Second, it is a title of humble humanity. It acknowledges that the holy God, who is enthroned in the heavens, has come down to be among unholy men. It speaks of the fact that the transcendent, majestic, regal God of heaven has taken on human flesh, yet without sin. Jesus Himself said, “I have come down from heaven” (John 6:38). Jesus was holy God in human form.
Third, it is a title of sinless perfection. If He is God, even though He is a man, Jesus is infinitely pure. Scripture affirms this repeatedly: “In him there is no sin” (1 John 3:5); “He committed no sin, neither was deceit found in his mouth” (1 Peter 2:22); “him … who knew no sin” (2 Cor. 5:21). Likewise, Jesus said: “The ruler of this world is coming. He has no claim on me” (John 14:30). The Lord was saying here: “There is no point of access that Satan has gained into My being. He has established no beachhead. There are no satanic strongholds in which he has hatched the poison of hell within Me.” He steadfastly resisted every temptation. Jesus could say to His enemies, “Which one of you convicts me of sin?” (John 8:46) because He had no sin.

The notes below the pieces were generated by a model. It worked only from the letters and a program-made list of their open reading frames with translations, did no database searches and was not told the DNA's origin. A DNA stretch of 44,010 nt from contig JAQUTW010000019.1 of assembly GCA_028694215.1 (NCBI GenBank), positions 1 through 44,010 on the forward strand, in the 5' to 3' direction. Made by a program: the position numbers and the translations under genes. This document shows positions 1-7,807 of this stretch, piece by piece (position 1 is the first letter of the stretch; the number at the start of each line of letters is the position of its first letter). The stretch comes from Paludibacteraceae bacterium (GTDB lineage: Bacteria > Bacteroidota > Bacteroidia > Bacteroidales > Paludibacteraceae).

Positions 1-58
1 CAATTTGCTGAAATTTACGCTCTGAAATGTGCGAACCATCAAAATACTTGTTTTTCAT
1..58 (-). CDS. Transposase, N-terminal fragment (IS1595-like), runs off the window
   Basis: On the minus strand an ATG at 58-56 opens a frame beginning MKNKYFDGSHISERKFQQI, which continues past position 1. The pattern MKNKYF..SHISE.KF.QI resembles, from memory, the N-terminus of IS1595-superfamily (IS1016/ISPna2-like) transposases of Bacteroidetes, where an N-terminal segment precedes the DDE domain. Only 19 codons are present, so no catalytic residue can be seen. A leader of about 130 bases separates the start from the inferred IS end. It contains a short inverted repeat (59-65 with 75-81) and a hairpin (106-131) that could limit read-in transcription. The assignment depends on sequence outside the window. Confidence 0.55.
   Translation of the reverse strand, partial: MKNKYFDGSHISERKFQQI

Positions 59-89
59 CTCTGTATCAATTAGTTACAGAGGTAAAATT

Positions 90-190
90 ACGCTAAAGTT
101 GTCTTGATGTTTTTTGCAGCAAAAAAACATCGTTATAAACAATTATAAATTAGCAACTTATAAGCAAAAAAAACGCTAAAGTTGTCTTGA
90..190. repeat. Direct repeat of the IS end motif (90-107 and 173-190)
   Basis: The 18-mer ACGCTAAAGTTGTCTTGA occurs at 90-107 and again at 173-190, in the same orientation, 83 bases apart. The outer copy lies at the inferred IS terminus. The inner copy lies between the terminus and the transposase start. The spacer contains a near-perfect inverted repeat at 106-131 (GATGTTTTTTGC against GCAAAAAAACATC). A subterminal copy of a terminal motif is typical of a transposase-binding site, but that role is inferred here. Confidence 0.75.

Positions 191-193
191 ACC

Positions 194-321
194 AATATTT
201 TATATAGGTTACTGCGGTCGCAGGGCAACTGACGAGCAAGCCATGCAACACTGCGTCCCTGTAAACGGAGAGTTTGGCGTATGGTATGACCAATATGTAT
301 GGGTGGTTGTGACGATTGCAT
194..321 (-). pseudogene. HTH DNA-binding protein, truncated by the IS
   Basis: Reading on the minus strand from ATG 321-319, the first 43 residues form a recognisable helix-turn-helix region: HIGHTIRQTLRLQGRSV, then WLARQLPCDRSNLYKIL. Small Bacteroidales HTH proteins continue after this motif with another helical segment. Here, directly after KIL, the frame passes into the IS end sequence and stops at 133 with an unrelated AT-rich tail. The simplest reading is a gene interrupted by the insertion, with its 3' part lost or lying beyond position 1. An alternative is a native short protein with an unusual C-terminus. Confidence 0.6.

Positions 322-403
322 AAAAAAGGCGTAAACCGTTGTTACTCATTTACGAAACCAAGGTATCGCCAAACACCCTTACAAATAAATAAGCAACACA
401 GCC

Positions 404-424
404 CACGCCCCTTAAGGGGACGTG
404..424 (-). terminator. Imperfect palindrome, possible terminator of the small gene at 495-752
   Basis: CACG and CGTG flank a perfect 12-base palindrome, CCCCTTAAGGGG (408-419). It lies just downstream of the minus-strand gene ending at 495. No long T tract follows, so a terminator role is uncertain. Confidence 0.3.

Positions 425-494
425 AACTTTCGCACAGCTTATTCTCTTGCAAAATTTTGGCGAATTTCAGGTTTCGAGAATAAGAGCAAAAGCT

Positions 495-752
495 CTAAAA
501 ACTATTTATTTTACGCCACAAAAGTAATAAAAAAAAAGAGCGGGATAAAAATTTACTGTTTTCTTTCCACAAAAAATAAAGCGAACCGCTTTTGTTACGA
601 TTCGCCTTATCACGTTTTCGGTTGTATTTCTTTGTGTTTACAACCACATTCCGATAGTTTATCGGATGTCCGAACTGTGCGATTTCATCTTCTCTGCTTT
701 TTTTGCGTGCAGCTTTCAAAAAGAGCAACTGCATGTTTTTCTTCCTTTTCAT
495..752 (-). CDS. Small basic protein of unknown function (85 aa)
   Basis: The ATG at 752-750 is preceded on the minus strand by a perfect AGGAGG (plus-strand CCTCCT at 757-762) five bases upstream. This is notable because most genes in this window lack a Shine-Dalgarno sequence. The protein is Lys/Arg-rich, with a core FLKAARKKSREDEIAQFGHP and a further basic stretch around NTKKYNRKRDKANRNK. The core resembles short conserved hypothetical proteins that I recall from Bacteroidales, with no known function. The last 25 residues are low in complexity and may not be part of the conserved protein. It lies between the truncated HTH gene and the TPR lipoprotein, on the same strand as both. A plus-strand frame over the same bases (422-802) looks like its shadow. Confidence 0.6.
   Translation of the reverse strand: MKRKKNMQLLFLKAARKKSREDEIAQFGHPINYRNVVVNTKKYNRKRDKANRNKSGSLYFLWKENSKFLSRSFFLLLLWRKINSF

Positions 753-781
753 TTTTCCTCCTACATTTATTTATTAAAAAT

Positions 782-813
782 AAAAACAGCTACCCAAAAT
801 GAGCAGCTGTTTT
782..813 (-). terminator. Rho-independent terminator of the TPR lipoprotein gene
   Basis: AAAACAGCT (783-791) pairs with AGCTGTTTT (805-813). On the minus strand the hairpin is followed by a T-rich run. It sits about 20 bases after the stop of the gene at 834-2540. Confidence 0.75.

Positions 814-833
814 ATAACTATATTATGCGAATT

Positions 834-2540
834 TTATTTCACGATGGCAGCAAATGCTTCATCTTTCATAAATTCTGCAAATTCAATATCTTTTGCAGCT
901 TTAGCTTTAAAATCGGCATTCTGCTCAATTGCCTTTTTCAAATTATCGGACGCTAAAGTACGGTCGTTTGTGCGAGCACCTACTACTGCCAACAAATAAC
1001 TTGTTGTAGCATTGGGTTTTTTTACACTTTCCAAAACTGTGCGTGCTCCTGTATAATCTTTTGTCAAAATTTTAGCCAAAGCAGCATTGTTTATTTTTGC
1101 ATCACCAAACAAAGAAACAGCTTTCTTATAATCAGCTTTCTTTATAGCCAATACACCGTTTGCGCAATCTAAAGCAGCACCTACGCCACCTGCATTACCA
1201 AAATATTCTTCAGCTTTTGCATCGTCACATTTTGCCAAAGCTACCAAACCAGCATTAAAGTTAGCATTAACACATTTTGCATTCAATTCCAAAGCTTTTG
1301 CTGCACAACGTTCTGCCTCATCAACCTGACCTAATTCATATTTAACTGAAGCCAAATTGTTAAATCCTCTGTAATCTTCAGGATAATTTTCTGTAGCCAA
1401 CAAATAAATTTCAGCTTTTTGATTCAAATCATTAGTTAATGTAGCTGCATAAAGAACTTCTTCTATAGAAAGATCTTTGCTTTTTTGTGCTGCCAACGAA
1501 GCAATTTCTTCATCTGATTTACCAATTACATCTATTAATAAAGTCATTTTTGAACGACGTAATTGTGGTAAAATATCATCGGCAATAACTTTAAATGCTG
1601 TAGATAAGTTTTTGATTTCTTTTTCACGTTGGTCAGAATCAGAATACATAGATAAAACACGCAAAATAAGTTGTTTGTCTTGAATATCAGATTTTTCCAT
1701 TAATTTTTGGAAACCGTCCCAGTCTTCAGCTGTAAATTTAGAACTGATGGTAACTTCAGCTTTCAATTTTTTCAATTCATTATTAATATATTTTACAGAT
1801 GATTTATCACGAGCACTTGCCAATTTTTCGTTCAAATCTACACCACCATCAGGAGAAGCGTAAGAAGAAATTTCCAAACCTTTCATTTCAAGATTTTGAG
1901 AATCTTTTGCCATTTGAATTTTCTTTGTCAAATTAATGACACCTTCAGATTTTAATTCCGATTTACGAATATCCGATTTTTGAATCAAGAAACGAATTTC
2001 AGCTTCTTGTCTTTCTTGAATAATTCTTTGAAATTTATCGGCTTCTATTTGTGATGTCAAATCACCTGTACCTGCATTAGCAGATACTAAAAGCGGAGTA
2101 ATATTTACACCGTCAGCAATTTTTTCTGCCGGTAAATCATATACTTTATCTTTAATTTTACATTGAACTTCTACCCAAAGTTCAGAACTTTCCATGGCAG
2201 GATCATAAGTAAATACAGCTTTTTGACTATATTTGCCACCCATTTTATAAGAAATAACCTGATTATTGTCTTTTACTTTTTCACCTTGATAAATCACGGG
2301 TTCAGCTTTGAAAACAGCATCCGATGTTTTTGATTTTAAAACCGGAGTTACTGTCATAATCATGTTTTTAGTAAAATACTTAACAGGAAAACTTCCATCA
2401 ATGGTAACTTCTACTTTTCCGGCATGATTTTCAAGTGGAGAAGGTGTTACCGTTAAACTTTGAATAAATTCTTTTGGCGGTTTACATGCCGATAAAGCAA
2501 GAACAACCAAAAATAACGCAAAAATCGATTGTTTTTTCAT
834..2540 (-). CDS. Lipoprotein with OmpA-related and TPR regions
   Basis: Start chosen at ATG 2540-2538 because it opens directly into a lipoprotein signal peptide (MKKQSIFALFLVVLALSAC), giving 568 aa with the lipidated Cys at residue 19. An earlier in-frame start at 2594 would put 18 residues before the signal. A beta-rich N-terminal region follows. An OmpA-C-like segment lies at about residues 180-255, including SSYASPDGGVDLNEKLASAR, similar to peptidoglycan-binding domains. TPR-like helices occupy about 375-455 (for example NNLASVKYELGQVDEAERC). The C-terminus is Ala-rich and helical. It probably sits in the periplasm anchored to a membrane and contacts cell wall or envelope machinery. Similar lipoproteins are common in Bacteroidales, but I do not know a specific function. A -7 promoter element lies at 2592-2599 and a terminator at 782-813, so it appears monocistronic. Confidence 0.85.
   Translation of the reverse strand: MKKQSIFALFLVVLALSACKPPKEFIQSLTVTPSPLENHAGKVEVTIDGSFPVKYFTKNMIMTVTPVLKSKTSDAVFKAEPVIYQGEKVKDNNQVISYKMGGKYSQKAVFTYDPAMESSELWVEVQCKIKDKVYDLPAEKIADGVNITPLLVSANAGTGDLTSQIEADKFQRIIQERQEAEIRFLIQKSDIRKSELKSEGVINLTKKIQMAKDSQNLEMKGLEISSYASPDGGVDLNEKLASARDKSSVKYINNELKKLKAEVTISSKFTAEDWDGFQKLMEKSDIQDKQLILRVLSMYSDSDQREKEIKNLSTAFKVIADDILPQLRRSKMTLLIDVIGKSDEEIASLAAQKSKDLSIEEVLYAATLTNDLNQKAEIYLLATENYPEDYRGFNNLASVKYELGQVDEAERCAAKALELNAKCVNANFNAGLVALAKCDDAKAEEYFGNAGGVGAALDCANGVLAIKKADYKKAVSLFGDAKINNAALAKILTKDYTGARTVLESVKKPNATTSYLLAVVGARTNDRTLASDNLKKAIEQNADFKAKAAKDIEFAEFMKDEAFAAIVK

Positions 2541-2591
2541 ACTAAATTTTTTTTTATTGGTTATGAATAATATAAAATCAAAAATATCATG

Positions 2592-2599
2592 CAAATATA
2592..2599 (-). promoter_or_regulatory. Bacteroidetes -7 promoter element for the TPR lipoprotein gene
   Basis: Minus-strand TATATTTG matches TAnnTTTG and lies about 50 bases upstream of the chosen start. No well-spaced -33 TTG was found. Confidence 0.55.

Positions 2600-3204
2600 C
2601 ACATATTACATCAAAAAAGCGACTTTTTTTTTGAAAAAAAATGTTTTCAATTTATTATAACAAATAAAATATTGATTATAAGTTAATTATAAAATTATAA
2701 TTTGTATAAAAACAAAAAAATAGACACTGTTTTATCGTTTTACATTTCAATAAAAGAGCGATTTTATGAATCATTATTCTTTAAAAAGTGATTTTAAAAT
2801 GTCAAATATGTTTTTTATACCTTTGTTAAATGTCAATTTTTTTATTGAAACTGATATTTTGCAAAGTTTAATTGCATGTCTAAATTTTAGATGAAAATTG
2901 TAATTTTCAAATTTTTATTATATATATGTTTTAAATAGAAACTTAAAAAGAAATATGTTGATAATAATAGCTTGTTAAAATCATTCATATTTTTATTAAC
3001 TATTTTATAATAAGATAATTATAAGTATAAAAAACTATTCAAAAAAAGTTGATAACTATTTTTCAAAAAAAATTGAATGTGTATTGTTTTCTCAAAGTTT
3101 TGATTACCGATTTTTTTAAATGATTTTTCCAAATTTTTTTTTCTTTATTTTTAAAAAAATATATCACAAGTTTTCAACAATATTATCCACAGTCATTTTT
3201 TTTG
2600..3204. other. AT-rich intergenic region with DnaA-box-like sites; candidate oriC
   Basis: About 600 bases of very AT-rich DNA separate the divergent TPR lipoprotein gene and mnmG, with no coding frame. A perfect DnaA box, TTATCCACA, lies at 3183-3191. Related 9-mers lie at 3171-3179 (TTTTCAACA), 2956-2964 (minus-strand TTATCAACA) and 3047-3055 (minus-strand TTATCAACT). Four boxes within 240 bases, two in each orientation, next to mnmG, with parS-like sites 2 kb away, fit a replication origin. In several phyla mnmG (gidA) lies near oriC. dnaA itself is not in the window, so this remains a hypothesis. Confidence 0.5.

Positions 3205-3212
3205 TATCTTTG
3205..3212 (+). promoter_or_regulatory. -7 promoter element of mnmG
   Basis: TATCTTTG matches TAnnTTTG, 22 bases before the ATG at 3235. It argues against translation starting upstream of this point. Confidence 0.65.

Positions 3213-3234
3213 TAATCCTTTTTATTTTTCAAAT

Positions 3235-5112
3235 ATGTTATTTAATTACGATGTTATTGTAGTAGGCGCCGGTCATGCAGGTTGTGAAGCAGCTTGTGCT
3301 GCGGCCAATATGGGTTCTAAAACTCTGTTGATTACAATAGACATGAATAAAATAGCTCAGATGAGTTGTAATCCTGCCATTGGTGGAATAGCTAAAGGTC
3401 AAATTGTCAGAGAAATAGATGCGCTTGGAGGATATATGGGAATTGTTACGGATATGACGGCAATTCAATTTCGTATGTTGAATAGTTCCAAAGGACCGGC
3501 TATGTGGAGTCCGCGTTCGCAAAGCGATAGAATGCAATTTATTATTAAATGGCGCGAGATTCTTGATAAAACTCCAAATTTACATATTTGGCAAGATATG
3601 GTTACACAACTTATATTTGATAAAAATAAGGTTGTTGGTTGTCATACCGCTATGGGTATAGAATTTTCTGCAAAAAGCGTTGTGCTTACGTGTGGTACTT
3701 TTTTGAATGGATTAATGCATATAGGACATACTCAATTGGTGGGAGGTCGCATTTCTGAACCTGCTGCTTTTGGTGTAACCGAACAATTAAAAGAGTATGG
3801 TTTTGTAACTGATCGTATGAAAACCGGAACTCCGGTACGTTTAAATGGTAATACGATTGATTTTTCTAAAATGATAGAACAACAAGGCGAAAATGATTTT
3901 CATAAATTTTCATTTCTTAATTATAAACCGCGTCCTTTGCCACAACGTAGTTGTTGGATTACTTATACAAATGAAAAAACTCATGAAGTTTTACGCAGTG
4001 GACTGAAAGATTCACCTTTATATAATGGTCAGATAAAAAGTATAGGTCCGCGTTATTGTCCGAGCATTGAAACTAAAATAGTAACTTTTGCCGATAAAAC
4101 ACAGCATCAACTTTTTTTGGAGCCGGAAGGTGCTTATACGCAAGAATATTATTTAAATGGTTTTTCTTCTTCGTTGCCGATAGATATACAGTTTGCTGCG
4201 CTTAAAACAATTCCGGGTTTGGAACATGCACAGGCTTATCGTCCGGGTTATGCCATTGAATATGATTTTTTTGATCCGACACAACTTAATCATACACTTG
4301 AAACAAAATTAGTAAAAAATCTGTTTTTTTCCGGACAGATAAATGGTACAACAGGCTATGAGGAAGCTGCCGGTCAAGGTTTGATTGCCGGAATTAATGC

At Calvary, all of our sins were laid on the sinless Lamb of God, and He gave to us His pure, sinless, perfect obedience to the law of God. This is the great exchange of Calvary: “For our sake he made him to be sin who knew no sin, so that in him we might become the righteousness of God” (2 Cor. 5:21). Jesus had to come as He did, born of a virgin, in order to be what He was, sinless and perfect, in order to do what He, the Holy One, did—die on the cross as the sinless Lamb of God, in order to become sin for us.
Through death, the Bible says, Jesus destroyed the one who has the power of death, the Devil (Heb. 2:14). He bound the strong man, plundered his house at the cross, and set the captives free (Matt. 12:29; Eph. 4:8). His victory shows that “He who is in you is greater than he who is in the world” (1 John 4:4). Therefore, we ought to cry out, “Thanks be to God, who gives us the victory through our Lord Jesus Christ” (1 Cor. 15:57).
This excerpt is adapted from Holy, Holy, Holy: Proclaiming the Perfections of God.
Ligonier Ministries Blog